This class, which meets at the Henry Art Gallery at the University of Washington, will use visual art as a springboard for diving into prose writing. We’ll mine the inspiration of images to unearth new prose or add unexpected meaning and direction to works in progress. Students can search the Henry’s digital archive and request works from the permanent collection not currently on view. For even more creative percolation, we’ll read published works inspired by visual art. Exercises, readings, and discussions will cover the writing process, character, story, landscape (internal and external), and style. Students will have the option to workshop one short-short story or essay. Co-Presented with the Henry Art Gallery.

Class meets Thursday evenings 6-8 pm, January 30-March 13 (with no class on February 27 due to the AWP conference). General registration begins December 10, and the scholarship deadline is December 24. I’m excited to see what students do with “Sanctum,” the interactive installation now outside the Henry that draws on social media and surveillance technology, and I’m curious as always to see what gets pulled from the permanent collection and what new creative works spiral out from that.

Hugo at the Henry: Writing with Visual Art

18 Dec

I’m gearing up to teach Hugo at the Henry: Writing with Visual Art again this winter, bringing Hugo House students to the Henry Art Gallery to look at art and write. I taught a version of the class over the summer, and the Henry put together a beautiful e-booklet of writing produced by students then, now available right here. I’m so proud of the work they created in that short time, and so thankful to Rachael Faust and Jayme Yen at the Henry for making this e-booklet possible.

This winter, the Henry’s special exhibits include Now Here is Also Nowhere, which explores ephemeral and intangible concepts like love, death, memory, and imagination, Pipilotti Rist’s immersive projection A la belle étoile, and En plein air, which explores how landscape painting influenced early photography. We’ll also have a chance to request work from the permanent collection not currently on display. It’s going to be a fabulous quarter!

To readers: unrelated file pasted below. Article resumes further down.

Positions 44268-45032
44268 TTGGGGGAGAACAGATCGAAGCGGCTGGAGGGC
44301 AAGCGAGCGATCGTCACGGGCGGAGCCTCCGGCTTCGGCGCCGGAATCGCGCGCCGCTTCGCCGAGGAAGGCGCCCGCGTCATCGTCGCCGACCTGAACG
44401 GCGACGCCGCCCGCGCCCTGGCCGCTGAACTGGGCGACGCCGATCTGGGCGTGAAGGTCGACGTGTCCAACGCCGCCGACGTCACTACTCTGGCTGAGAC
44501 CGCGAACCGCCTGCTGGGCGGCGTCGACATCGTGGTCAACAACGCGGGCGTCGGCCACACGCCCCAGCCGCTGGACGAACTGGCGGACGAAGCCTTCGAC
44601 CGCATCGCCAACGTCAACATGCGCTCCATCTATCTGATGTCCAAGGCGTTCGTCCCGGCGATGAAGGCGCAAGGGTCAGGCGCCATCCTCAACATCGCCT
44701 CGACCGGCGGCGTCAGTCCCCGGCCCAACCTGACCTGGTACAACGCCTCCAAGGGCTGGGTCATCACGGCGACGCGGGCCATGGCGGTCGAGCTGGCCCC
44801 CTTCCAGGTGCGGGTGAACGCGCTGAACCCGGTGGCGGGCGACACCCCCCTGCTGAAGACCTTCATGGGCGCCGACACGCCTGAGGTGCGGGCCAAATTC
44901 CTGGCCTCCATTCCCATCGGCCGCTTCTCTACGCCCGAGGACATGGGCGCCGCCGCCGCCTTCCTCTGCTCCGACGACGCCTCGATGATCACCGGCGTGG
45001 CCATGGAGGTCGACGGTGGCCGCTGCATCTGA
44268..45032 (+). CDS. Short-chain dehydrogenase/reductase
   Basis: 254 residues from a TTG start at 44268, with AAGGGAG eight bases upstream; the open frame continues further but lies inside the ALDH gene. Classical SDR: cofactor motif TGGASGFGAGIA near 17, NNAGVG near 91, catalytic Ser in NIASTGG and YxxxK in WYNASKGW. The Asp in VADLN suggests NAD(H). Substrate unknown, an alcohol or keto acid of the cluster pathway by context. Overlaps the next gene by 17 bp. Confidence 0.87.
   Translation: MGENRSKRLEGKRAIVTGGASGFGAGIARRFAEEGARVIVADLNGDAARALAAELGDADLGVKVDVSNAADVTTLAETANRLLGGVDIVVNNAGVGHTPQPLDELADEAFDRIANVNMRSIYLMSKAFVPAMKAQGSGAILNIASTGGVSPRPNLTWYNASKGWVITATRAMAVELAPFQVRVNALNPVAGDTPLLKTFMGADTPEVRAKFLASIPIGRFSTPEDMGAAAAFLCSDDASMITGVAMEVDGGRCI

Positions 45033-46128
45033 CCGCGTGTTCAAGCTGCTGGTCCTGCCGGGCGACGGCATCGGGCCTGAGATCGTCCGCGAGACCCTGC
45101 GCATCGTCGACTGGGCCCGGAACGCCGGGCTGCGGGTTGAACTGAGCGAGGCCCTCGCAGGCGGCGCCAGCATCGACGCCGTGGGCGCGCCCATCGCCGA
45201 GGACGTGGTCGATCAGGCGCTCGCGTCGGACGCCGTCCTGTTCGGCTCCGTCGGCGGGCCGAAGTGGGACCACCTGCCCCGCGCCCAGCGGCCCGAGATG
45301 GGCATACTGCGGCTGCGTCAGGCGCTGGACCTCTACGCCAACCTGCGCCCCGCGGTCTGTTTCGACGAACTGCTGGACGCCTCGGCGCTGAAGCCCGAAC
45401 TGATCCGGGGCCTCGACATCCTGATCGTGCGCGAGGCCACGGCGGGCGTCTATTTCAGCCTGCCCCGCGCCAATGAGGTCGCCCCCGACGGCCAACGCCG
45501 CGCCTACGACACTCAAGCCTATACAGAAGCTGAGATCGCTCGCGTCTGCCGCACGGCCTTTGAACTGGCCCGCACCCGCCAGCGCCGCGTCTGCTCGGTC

Here’s the run down on the class:

Hugo at the Henry: Writing with Visual Art

Meets Thursdays, 6-8 pm, at the Henry Art Gallery

January 31-March 7, 2013

To register: http://hugohouse.org/class/hugo-henry-writing-visual-art-0

Related posts:

  1. Hugo at the Henry: Writing with Visual Art
  2. Favorite Tips on the Writing Life

Hugo to the Henry: Writing with Visual Art

24 May

I’m delighted to be offering a six-week creative writing class through the Hugo House and the Henry Art Gallery this summer. Here’s the course description:

Meeting at the Henry Art Gallery at the University of Washington, this class will use visual art as a springboard for writing. We’ll mine a range of media (photographs, paintings, sculpture, textiles, etc.) to unearth new prose projects or add depth and breadth to works in progress. To help with the creative percolation, we’ll read short published works that have been inspired by visual art. Exercises, readings, and discussions will cover process, character, story, landscape (internal and external), and style. Students will be able to workshop one short-short story or essay. Optional text: Looking Together: Writers on Art, ed. Rebecca Brown and Mary Jane Knecht (Frye Art Museum & University of Washington Press). Co-Presented with the Henry Art Gallery.

The class will meet Thursday evenings, 5-7 pm, from July 12-August 16, and we’re going to have a fabulous time looking at art and writing!

You can register online, by phone (206-322-7030), or in person at Hugo House.

Related content:

  1. Writing from Art
  2. Filtering
  3. The Work of Writing

Spring Classes: Contemporary Fairy Tales & Powerful Objects

15 Mar
Moss+Blossoms

Mossy trees sprouting cherry blossoms at the University of Washington

This spring, I’m teaching a six-week class on contemporary fairy tales at Hugo House. We’ll read Angela Carter and Margaret Atwood and Sarah Shun-lien Bynum and Alissa Nutting, among other fantastic writers. We’ll talk about some of my favorite techniques, like everyday magic and intuitive magic. And we’ll try our hands at writing our own fairy tales. Class meets Wednesday nights 7-9 pm from May 25-June 29. Registration is currently open for Hugo House members; general registration opens March 22. Scholarships are available and applications are due on March 25.

white out blossoms

Cloud cover & blossoms